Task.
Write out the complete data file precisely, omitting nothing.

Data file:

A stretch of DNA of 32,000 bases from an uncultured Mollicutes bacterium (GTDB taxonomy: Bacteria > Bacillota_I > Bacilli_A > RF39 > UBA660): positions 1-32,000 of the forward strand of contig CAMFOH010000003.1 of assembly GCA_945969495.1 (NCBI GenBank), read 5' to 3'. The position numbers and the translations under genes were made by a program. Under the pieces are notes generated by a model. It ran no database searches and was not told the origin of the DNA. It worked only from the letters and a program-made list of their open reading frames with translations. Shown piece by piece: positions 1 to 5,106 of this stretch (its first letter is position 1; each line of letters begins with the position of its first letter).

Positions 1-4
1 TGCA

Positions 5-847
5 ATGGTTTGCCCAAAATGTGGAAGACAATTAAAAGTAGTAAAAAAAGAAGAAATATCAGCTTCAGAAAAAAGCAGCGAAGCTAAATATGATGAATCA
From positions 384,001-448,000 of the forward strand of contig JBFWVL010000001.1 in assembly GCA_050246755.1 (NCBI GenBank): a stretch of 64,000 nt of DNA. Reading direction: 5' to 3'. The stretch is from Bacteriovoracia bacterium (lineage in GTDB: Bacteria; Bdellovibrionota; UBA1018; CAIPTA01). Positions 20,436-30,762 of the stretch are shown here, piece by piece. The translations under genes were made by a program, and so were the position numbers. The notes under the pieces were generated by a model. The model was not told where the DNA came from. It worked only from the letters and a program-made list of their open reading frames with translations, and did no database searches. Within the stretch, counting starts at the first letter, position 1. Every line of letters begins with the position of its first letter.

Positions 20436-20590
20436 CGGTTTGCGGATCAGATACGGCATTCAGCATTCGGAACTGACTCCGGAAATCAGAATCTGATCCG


A stretch of DNA of 32,000 bases from an uncultured Mollicutes bacterium (GTDB taxonomy: Bacteria > Bacillota_I > Bacilli_A > RF39 > UBA660): positions 1-32,000 of the forward strand of contig CAMFOH010000003.1 of assembly GCA_945969495.1 (NCBI GenBank), read 5' to 3'. The position numbers and the translations under genes were made by a program. Under the pieces are notes generated by a model. It ran no database searches and was not told the origin of the DNA. It worked only from the letters and a program-made list of their open reading frames with translations. Shown piece by piece: positions 1 to 5,106 of this stretch (its first letter is position 1; each line of letters begins with the position of its first letter).

Positions 1-4
1 TGCA

Positions 5-847
5 ATGGTTTGCCCAAAATGTGGAAGACAATTAAAAGTAGTAAAAAAAGAAGAAATATCAGCTTCAGAAAAAAGCAGCGAAGCTAAATATGATGAATCA
From positions 384,001-448,000 of the forward strand of contig JBFWVL010000001.1 in assembly GCA_050246755.1 (NCBI GenBank): a stretch of 64,000 nt of DNA. Reading direction: 5' to 3'. The stretch is from Bacteriovoracia bacterium (lineage in GTDB: Bacteria; Bdellovibrionota; UBA1018; CAIPTA01). Positions 20,436-30,762 of the stretch are shown here, piece by piece. The translations under genes were made by a program, and so were the position numbers. The notes under the pieces were generated by a model. The model was not told where the DNA came from. It worked only from the letters and a program-made list of their open reading frames with translations, and did no database searches. Within the stretch, counting starts at the first letter, position 1. Every line of letters begins with the position of its first letter.

Positions 20436-20590
20436 CGGTTTGCGGATCAGATACGGCATTCAGCATTCGGAACTGACTCCGGAAATCAGAATCTGATCCG